By Wayne Lusvardi.
California is facing yet another drought-caused water and energy shortage from an unexpected source. Hoover Dam’s hydroelectric power may have to be curtailed if the water level drops below 1,000 feet, an elevation it last reached in May 1936, when the reservoir was still being filled.
“Previously, the lowest levels were about 1,082 feet in November 2010, and 1,083 feet in April 1956 during another sustained drought.
“The dropping level since the reservoir was last full in 1998, at just under 1,296 feet above sea level, has left as much as 130 feet of distinctive white mineral ‘bathtub ring’ on hard rock surfaces surrounding the lake.”
As of Oct. 2014, Hoover Dam’s water level was 1,082.79-feet, down from 1104.04 a year earlier, as shown in this graph:
Hoover Dam’s hydroelectric energy powers five huge pumping stations of the Colorado River Aqueduct, which conveys water from the Colorado River to Southern California. The dam’s electricity is sold to the Metropolitan Water District of Southern California at a wholesale rate of $20 per megawatt-hour.
By comparison, the average price for electricity in California as of Sept. 2013 was $17.3 per megawatt-hour.
If Hoover’s cheap hydropower were unavailable, the MWD would have to go into the spot market to buy power. Spot power market prices for Nov. 21 for peak hours ranged from $40.50 per megawatt-hour to $51 per megawatt-hour.
Off-peak hour prices ranged from $29.75 to $41.80 per megawatt-hour (see Energy News Data Western Price Survey, Nov. 21, 2014). So electric prices could double for Southern California.
The 2,080-megawatt Hoover Dam hydroelectric power plant generates power for over 1 million people in Arizona, Nevada and Southern California.
Race to install new hydro turbines
The U.S. Bureau of Reclamation is on a race to install new wide-head turbine runners for Hoover Dam at a cost of $11.6 million. If the new turbine runners can be installed before May 2016, the hydropower stations could draw water from as low as 950 feet.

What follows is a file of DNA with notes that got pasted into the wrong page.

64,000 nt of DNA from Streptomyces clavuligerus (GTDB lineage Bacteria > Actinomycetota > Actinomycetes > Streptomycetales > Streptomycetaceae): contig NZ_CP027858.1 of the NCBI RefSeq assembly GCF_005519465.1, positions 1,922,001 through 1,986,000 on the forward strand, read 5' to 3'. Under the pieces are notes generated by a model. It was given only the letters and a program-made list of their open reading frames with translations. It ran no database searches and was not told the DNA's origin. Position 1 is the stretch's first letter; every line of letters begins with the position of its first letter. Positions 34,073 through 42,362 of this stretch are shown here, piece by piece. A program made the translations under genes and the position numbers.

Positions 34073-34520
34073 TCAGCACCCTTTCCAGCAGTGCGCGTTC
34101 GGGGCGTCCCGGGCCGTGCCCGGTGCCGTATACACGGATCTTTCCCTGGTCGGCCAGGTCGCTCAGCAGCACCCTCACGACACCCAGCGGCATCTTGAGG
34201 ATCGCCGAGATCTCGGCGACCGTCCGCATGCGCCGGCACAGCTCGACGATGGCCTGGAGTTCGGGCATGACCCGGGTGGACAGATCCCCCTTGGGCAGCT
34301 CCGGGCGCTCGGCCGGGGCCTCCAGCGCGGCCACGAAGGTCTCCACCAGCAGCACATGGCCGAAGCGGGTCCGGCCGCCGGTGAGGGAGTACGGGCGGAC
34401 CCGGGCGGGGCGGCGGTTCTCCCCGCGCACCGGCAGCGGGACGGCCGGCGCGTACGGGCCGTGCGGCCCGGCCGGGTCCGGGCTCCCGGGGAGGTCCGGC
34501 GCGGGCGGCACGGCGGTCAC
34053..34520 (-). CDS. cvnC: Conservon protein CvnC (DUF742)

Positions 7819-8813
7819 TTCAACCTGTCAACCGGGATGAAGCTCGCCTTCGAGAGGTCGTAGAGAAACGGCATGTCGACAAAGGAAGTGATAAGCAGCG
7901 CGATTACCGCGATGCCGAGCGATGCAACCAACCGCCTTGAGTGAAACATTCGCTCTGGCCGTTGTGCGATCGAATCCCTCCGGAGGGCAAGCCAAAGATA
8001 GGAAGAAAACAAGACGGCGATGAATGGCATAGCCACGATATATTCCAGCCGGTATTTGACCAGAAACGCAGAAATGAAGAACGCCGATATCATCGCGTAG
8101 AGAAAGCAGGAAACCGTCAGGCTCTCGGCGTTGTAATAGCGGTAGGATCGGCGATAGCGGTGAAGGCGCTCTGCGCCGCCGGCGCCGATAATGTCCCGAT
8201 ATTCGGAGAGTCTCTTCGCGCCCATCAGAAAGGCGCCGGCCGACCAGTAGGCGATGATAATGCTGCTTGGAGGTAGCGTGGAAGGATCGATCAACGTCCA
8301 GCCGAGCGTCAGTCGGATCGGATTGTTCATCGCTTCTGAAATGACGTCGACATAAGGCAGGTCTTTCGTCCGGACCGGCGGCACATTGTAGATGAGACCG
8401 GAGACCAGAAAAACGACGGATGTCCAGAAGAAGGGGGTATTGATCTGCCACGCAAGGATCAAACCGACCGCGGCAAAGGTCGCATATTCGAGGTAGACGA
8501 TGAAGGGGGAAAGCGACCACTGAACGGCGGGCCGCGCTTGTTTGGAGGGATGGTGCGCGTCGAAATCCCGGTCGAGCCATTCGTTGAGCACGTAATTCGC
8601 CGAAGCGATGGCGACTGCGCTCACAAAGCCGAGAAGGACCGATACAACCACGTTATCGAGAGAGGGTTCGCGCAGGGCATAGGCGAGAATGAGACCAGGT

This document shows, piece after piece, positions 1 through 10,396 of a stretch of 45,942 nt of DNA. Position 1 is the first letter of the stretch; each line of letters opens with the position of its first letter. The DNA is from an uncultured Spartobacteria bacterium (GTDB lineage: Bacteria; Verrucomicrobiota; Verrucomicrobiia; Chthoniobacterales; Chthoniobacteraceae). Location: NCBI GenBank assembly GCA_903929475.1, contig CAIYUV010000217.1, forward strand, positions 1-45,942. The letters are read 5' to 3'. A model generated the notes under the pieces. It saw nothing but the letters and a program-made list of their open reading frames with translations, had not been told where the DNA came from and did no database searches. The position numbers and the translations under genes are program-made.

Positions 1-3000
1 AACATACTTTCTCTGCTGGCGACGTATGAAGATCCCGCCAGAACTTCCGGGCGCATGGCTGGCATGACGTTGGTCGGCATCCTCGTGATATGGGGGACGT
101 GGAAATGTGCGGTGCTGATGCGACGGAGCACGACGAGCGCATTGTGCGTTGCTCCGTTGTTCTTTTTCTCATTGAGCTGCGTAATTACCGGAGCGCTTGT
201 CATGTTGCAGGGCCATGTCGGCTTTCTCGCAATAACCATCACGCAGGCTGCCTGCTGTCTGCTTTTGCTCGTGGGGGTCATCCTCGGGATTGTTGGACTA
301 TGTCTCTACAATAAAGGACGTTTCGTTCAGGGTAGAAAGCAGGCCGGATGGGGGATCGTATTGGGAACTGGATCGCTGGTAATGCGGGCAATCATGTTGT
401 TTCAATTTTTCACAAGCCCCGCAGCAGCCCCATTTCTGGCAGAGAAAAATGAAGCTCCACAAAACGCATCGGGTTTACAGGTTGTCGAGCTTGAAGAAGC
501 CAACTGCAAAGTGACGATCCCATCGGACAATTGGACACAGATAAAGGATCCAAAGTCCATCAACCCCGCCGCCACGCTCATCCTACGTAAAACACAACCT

There are 17 hydroelectric generators at the Hoover Dam site.
Annual deliveries of water through the Colorado River Aqueduct are 1,200,000 acre-feet, or enough water for about 7.2 million people.
According to Utility Dive:
“The iconic Hoover Dam went into service in 1936 to manage the Colorado River water supply for cities of the Southwest and to irrigate the region’s farmland, and the hydroelectric power revenue, which makes the Dam a self-sustaining enterprise, is a byproduct of those services.
“The drought has affected federal dams and their reservoirs across the Southwest, including the Glen Canyon Dam and Lake Powell in northern Arizona which, for the first time, reduced the amount of water released to Lake Mead, from 8.23 million acre-feet to 7.48 million acre-feet, further hampering Hoover Dam’s power production.”
The dam’s low water levels are another problem the state will have to cope with as the record drought continues. As CalWatchdog.com has reported, the incoming Republican majority in the U.S. Senate will be taking over the crafting of policy in that body.
However, California’s two powerful Democratic Senators, Dianne Feinstein and Barbara Boxer, will continue to retain significant clout even though they will be in the minority for the first time in eight years. Indeed, it was their fellow Democrats who put the kibosh on compromise legislation Feinstein had worked out with House Republicans.
The Hoover Dam water crisis only adds more urgency to crafting a new water bill in 2015.